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Dana Carvey: Comedians ‘Afraid to Make Fun’ of Obama Because They’ll Be Called Racist

Dana Carvey: Comedians ‘Afraid to Make Fun’ of Obama Because They’ll Be Called Racist


Comedian Dana Carvey understands why comedians initially tread carefully when joking about President Barack Obama, the nation’s first black Commander in Chief. What the former Saturday Night Live standout can’t fathom is why fellow comic Dennis Miller got taken to the pop culture woodshed for embracing conservatism.

Carvey expounded on his career, political humor and the host of radio’s syndicated program The Dennis Miller Show during a wide-ranging chat with Carl Kozlowski’s Radio Titans podcast Kozversations.


The pair addressed the current state of political comedy, with Carvey sharing how he views his role as a stand-up and social commentator. In short, it’s all about the person in power at the moment. When it came to President Obama, that process hit a snag initially.

“It took a while to find a way to satirize our president,” Carvey told Kozlowski. That doesn’t mean comedians should stay away from Obama jokes. It’s certainly not his method.

“I always grew up with ‘question authority,'” he says, adding that approach applies to any president regardless of race, creed or color.

“I’m from the old school–you go where the power is and you try to make fun of it,” he says. “When it becomes off limits to say or do certain things without being brutalized or censored or whatever, it’s unfortunate.”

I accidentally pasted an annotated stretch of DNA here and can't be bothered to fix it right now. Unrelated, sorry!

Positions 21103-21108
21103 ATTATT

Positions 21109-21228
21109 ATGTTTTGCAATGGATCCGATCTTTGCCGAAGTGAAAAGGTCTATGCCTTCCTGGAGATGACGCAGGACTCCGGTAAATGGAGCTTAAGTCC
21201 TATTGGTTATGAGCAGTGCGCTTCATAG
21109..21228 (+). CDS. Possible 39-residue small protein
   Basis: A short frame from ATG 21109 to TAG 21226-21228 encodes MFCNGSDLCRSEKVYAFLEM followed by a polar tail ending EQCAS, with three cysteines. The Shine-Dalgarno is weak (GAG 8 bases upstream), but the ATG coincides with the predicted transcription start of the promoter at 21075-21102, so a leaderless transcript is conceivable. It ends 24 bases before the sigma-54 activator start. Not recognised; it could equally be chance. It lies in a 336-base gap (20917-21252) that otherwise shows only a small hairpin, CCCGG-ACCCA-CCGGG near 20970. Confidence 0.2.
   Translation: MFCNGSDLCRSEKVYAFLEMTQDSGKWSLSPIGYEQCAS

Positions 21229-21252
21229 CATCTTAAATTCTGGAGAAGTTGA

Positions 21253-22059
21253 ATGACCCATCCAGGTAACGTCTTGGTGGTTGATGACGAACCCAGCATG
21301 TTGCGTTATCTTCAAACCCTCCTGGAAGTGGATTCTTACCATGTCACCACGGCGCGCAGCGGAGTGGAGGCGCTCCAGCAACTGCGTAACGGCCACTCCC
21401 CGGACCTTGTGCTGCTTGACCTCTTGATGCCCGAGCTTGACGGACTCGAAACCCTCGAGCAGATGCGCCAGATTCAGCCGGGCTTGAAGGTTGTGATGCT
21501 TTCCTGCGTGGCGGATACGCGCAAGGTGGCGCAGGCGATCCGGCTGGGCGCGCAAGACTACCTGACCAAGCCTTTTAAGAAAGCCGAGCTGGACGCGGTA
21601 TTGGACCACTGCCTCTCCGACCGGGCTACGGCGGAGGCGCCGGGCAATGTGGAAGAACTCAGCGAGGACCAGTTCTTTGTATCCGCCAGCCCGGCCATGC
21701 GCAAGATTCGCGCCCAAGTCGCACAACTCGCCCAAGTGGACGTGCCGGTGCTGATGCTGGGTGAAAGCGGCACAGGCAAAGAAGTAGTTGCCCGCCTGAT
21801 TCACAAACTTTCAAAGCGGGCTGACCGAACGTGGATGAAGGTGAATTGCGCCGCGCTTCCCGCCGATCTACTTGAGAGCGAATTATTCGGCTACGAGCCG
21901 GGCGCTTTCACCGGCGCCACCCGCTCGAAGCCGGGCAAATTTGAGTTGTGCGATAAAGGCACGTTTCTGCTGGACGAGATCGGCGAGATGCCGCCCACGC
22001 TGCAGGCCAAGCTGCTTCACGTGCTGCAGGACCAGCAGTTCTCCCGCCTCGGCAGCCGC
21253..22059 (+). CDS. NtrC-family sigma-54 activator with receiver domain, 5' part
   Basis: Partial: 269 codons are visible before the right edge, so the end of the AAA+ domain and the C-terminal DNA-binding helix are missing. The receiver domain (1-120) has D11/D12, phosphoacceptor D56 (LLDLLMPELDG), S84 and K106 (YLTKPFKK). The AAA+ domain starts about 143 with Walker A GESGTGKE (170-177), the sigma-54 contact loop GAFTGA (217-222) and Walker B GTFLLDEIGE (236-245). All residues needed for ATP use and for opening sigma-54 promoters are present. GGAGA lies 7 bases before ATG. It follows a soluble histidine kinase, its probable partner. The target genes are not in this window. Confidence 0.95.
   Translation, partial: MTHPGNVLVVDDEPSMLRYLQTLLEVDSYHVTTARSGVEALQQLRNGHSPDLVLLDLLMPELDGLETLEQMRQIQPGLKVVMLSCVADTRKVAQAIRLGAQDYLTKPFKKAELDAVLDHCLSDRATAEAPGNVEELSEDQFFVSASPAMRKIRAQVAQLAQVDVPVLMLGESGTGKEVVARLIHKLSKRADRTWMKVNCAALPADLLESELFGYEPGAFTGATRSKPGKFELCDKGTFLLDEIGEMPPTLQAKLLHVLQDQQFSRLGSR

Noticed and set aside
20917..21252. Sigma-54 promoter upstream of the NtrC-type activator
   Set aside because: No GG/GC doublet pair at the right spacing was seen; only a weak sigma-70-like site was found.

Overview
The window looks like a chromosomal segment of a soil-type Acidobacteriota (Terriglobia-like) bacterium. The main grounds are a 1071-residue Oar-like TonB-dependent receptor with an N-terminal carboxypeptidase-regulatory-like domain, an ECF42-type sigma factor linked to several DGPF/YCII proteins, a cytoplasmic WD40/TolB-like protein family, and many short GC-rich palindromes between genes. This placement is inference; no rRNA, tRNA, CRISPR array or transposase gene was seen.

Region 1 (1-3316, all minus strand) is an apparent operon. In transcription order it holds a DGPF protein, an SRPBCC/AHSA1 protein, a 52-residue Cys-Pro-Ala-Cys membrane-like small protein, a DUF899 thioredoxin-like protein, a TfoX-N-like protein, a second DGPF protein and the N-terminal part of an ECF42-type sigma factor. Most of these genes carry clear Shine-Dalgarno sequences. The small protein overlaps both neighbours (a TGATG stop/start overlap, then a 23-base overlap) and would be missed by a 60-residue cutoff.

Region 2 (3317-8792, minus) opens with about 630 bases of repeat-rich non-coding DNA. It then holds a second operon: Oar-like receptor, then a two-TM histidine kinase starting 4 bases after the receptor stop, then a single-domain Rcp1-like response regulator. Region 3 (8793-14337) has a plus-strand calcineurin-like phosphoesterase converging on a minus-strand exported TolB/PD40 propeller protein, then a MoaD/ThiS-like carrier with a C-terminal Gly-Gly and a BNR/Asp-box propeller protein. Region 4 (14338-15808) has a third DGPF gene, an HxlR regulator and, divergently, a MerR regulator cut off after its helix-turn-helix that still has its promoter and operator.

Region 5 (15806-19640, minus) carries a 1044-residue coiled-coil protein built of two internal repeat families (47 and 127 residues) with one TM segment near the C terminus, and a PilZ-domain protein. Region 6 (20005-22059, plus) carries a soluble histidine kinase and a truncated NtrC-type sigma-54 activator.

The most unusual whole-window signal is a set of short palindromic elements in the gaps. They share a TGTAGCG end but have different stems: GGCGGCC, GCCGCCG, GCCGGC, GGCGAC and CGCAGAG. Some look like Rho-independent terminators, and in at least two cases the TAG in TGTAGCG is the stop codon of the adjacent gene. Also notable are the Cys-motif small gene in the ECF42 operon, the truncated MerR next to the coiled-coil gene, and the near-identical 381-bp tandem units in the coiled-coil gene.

That, to Carvey’s estimation, is what happened to fellow SNL alum Miller for approaching political humor from the right.

“If you live in New York or L.A. and you’re liberal and you’re playing to a liberal crowd it’s almost like a rally … it’s not edgy,” he says. “The true edge is what Dennis Miller did, and he’s been brutalized for it.”

Carvey said that now people are “afraid to make fun” of the president in the major comedy hubs of NYC and Los Angeles because they’ll be “labeled.”

Carvey, whose masterful impression of President George H.W. Bush made even the elder Bush a fan, says he proudly embraces a bipartisan approach to humor.

“I take pride in having liberals and conservatives in the crowd,” he says.

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